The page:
Unfortunately, I didn't see her enough in these intervening months to notice anything amiss myself. In many ways, I think deep in her heart she knew instinctively that something was very wrong, something that couldn't be easily fixed, and she was right.

When a loved one becomes terminally ill, we all play Monday morning quarterback and try to figure out when things went so terribly wrong and why. But in all honesty, none of this is going to improve the situation. Do I wish my mom had been diagnosed earlier? You bet. Would it have made a difference in the ultimate outcome of her condition? Probably not.

So, while I know I will continue to look for clues, they won't ever give me what I really want, which is for this whole nightmare to go away.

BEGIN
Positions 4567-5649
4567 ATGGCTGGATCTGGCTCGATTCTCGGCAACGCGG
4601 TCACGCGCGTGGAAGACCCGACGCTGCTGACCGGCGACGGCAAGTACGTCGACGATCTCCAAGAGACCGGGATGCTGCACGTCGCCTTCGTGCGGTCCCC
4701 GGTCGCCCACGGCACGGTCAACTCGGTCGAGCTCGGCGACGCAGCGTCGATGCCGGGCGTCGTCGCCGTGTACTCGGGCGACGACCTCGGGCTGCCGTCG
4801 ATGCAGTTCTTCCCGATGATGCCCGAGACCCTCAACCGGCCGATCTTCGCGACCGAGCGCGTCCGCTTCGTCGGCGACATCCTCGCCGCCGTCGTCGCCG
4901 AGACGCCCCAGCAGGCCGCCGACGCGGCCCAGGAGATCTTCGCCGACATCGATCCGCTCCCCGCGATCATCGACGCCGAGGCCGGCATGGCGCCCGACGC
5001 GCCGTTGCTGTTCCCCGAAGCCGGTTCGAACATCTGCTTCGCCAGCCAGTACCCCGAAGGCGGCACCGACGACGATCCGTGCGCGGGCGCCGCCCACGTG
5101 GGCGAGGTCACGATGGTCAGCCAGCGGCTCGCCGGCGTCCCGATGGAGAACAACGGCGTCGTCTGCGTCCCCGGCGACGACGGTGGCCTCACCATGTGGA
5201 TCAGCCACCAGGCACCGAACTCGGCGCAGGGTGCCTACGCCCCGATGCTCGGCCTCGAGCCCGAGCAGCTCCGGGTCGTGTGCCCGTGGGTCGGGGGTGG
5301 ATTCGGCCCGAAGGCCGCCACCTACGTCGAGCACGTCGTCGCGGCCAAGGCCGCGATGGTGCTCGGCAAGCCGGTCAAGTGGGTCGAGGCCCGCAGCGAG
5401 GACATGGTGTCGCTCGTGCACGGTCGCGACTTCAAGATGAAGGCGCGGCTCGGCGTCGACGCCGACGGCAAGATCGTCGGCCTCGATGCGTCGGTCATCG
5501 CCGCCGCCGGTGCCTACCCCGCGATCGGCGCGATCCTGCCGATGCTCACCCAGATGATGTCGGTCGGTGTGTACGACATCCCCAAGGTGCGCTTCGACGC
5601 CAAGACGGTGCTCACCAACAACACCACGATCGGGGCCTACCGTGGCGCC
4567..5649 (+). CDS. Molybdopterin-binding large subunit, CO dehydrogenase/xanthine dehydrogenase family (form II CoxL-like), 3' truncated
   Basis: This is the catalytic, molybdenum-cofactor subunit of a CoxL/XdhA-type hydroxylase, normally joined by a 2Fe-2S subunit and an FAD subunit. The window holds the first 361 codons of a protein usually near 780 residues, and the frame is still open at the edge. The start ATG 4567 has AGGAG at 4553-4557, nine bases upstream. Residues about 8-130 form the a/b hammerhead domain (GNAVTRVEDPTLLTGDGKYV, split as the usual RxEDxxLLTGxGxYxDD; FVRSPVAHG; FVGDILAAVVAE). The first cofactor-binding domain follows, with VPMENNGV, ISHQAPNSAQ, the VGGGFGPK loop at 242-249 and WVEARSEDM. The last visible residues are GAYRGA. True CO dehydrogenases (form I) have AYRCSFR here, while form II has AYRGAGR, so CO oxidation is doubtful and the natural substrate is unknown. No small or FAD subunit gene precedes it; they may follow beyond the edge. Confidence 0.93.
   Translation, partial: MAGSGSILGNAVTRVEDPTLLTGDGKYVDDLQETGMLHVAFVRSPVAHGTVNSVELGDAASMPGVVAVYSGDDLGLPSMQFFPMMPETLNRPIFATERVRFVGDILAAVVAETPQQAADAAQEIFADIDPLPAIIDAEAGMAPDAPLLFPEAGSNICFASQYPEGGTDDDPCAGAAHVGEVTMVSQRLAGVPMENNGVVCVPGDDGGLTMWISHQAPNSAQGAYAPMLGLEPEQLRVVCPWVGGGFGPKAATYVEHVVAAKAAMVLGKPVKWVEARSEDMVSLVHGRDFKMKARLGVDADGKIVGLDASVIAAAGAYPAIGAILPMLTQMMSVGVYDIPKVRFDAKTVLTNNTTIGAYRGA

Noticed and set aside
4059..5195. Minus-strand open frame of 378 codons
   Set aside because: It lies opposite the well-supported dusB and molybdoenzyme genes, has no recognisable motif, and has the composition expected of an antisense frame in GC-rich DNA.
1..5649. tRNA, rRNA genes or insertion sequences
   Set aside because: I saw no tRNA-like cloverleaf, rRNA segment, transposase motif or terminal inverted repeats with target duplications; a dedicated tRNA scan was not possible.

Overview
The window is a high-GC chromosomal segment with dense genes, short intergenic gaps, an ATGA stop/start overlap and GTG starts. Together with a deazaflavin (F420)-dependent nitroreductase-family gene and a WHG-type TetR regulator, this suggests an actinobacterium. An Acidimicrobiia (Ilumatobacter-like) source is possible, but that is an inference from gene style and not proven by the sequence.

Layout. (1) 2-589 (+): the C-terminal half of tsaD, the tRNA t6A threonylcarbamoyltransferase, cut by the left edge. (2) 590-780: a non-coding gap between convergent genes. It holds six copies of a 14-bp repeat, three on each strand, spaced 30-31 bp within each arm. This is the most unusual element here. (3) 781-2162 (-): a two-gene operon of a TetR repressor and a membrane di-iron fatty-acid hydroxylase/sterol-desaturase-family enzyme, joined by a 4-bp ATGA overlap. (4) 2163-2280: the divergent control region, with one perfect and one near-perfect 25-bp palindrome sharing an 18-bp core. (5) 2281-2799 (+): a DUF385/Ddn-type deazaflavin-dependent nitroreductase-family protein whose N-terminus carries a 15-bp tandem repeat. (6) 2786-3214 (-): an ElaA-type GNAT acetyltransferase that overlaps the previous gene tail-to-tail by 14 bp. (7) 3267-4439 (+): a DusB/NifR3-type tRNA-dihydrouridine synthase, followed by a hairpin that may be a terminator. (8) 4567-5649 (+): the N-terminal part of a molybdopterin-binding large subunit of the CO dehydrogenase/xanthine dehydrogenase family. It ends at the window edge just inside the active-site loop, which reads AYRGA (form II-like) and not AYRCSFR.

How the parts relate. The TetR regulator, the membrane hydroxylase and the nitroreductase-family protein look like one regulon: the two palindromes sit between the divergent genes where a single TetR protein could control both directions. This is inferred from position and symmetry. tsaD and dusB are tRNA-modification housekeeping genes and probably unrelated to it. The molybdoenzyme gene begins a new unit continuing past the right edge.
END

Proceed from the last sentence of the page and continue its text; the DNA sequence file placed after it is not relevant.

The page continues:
I folded up the paper and tried to return it to my daughter's desk.

"Mommy, what are you doing with Maddie's secret instructions?" she said, scolding me and grabbing the paper from my hand.

"Nothing, sweetie," I replied, handing it back to her sheepishly.

"Well, erase it from your mind. It's my secret combination, and I don't want anybody but me and her knowing it," she said.

Your secret is safe with me.

Amanda is the mom of two, a reporter for WRAL-TV and the author of several books including three on motherhood. Find her here on Mondays. Follow Amanda's mom's story on her CaringBridge site.
 

7 Comments

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  • mudmom2 Jun 26, 2012